The month of May is Mental Health Month and Mental Health America has chosen to focus on the integration and physical health and mental health. It’s timely as physical health and mental health providers are working closer together than ever to provide a more integrated, holistic approach. I am a runner and a therapist who has personally experienced how the two can affect each other and how healing your physical health can be a powerful antidote for your mental health.
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The first time I decided to give running a try I laced up my shoes, walked to Central Park, got to what looked like a good place to run and went for it. About 2 minutes in I decided I deserved a walking break, eventually self-diagnosing weak ankles and concluding it just wasn’t for me. It hurt, I was tired and wasn’t exactly sure where or what I was running to. I remember watching the New York City Marathon for the first time. My sister suggested we go cheer and I said to myself, “Now this is something I will never do.” These were a different breed of people and I just didn’t get how running some obscene amount miles was a good idea.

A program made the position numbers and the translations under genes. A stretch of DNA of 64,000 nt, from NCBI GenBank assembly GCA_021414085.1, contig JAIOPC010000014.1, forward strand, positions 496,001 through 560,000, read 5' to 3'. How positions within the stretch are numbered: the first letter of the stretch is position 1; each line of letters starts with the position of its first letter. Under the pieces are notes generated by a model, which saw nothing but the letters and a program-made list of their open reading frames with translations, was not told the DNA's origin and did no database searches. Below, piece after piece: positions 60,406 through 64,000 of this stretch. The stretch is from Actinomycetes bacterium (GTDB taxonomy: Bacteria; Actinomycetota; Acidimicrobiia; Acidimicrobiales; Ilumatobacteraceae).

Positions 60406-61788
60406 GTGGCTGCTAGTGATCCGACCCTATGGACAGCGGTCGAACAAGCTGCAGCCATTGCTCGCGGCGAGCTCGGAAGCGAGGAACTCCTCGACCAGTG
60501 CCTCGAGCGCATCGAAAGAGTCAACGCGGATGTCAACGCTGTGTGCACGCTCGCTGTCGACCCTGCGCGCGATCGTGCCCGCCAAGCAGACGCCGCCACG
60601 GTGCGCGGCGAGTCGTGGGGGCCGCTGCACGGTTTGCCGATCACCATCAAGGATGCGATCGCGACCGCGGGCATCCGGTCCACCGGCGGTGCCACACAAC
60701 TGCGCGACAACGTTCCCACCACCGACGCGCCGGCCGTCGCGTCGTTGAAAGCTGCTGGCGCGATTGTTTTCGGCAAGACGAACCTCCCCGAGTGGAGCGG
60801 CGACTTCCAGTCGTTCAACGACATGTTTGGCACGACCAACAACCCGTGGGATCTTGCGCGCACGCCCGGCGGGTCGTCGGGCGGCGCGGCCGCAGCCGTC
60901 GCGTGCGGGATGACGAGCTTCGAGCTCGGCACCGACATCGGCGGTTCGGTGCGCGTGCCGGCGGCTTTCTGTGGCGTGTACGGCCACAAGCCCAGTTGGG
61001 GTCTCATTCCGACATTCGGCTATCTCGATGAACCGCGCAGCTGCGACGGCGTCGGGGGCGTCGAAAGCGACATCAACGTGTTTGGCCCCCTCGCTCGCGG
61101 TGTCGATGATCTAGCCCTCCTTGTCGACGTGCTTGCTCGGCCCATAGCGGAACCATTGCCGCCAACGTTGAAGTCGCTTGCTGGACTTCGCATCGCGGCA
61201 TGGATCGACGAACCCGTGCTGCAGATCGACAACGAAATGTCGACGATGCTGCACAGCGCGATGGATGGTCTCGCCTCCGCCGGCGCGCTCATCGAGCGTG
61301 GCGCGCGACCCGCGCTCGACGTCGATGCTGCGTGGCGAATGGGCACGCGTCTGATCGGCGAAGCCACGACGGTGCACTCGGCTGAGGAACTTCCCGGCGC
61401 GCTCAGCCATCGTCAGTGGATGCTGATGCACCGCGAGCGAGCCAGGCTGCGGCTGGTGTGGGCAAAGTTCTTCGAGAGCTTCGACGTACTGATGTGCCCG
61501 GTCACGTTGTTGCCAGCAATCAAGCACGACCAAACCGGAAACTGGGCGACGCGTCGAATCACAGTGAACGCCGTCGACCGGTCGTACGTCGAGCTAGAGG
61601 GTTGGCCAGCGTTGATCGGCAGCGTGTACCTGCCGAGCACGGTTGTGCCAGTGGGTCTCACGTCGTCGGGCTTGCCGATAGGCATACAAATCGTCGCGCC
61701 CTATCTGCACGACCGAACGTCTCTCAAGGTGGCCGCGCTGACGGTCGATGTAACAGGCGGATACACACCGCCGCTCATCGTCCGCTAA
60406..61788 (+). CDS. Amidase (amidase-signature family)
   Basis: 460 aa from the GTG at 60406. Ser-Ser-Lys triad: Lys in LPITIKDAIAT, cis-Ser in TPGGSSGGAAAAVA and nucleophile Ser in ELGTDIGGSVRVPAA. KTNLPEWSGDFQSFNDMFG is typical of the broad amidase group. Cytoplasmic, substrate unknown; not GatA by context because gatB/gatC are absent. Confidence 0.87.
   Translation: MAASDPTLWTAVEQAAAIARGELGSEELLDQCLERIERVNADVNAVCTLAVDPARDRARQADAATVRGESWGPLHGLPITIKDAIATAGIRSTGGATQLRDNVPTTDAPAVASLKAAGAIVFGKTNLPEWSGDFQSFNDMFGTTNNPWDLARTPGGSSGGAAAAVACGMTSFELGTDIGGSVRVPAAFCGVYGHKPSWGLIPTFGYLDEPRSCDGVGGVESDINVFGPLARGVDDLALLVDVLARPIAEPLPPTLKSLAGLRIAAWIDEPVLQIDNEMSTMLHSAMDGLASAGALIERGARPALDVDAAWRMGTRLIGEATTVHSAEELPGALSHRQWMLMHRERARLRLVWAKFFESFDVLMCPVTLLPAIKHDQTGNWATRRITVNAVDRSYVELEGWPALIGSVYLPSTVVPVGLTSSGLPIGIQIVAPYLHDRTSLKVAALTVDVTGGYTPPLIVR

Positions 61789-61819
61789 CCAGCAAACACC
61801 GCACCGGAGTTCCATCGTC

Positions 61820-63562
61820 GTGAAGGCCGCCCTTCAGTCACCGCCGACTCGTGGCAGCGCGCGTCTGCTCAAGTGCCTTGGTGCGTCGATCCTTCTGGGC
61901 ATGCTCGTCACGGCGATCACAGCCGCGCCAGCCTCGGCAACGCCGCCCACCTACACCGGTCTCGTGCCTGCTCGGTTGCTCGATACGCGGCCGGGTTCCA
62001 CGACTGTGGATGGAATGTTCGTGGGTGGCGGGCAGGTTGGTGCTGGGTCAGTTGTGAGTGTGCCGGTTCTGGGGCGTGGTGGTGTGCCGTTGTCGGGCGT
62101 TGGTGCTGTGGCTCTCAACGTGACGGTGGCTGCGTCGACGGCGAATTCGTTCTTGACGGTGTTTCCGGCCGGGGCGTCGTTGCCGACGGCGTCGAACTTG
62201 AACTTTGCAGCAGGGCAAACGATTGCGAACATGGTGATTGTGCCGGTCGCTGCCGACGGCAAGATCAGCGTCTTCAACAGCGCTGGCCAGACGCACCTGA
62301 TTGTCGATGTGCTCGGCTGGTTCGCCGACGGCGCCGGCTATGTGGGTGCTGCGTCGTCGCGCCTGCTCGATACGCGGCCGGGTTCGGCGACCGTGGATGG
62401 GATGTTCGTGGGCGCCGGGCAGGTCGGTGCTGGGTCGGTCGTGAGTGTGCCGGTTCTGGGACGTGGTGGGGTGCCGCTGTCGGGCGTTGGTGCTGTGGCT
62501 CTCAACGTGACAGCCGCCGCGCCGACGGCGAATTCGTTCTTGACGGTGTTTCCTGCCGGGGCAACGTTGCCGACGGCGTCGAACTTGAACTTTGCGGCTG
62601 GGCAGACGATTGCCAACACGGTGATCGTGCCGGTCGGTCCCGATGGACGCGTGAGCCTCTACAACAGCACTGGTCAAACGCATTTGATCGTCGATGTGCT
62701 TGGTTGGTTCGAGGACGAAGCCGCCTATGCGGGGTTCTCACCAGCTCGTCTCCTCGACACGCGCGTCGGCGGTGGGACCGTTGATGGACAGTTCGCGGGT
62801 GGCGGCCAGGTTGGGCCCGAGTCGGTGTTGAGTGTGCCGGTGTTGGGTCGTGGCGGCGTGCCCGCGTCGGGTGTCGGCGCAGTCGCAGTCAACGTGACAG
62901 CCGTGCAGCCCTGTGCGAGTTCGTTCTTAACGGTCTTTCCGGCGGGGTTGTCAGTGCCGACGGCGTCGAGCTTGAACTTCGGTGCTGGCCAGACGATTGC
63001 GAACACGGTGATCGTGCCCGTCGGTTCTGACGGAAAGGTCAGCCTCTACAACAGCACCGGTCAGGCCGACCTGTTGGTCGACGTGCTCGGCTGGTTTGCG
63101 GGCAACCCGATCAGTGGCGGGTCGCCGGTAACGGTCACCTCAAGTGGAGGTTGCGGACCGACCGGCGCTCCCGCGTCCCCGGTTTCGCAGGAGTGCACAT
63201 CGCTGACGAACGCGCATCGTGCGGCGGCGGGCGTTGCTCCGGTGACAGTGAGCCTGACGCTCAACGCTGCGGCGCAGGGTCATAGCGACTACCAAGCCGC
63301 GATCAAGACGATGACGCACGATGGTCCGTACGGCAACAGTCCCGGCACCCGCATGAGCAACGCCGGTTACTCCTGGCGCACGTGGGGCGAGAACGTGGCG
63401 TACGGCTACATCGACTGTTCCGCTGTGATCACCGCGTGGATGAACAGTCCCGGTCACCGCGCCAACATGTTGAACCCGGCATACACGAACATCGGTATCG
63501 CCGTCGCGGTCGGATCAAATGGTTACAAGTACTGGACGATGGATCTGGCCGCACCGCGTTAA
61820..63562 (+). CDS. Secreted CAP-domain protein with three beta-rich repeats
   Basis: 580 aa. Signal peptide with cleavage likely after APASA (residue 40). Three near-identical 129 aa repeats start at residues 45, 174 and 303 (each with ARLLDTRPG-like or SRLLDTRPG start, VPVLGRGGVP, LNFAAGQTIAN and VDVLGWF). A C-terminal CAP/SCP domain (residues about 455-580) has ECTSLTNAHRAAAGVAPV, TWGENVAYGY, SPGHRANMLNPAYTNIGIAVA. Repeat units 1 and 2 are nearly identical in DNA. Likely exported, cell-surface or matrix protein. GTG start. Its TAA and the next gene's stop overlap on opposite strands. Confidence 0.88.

Fast forward 9 years. I have completed three World Major Marathons, about to start training for my fourth, completed 17 half marathons and about 60 other shorter courses. Lesson one: never say never.
Here are 5 more ways running has taught me life lessons and shaped my mental health.